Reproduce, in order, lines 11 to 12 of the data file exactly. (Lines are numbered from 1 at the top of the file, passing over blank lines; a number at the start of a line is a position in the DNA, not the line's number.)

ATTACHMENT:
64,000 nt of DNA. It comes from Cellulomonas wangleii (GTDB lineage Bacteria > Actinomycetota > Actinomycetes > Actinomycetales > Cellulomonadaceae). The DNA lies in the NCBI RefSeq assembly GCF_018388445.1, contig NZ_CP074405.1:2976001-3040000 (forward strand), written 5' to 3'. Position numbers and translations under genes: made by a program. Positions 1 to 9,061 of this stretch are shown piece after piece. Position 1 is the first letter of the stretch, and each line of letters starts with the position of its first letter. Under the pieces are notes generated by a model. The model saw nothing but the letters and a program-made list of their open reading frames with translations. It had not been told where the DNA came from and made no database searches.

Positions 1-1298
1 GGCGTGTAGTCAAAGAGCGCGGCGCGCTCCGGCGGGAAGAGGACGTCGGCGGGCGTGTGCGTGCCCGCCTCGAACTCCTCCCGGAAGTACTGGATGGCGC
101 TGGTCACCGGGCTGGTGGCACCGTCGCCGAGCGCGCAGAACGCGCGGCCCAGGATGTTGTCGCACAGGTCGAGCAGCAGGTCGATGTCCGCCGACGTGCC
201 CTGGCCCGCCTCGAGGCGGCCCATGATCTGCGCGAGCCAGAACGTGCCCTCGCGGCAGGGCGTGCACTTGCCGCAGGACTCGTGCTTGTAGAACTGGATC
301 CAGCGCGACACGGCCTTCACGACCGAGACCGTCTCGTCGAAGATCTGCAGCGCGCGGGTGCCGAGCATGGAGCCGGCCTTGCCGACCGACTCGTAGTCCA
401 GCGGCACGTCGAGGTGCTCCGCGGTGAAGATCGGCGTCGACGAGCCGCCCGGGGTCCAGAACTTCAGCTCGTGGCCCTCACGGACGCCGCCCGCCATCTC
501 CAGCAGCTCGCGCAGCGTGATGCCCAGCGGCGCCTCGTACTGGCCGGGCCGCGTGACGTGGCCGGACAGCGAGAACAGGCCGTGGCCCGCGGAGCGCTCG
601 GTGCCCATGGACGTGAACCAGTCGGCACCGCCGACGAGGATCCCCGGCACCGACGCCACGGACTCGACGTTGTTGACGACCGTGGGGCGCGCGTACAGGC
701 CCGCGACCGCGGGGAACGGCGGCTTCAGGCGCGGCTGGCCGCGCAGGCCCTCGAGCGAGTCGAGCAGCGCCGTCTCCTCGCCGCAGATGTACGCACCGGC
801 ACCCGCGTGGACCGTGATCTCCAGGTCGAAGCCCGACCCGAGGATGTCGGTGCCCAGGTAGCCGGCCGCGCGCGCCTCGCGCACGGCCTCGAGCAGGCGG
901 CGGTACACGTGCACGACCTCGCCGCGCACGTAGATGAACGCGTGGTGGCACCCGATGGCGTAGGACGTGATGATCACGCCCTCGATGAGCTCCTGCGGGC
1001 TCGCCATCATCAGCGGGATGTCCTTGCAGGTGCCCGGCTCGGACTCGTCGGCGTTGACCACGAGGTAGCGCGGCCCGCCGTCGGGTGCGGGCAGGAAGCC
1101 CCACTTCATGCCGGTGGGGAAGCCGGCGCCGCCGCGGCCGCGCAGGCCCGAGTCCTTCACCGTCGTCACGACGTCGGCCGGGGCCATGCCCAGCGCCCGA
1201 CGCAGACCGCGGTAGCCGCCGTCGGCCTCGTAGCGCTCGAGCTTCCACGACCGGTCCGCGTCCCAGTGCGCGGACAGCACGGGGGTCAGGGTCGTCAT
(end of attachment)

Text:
801 ACCCGCGTGGACCGTGATCTCCAGGTCGAAGCCCGACCCGAGGATGTCGGTGCCCAGGTAGCCGGCCGCGCGCGCCTCGCGCACGGCCTCGAGCAGGCGG
901 CGGTACACGTGCACGACCTCGCCGCGCACGTAGATGAACGCGTGGTGGCACCCGATGGCGTAGGACGTGATGATCACGCCCTCGATGAGCTCCTGCGGGC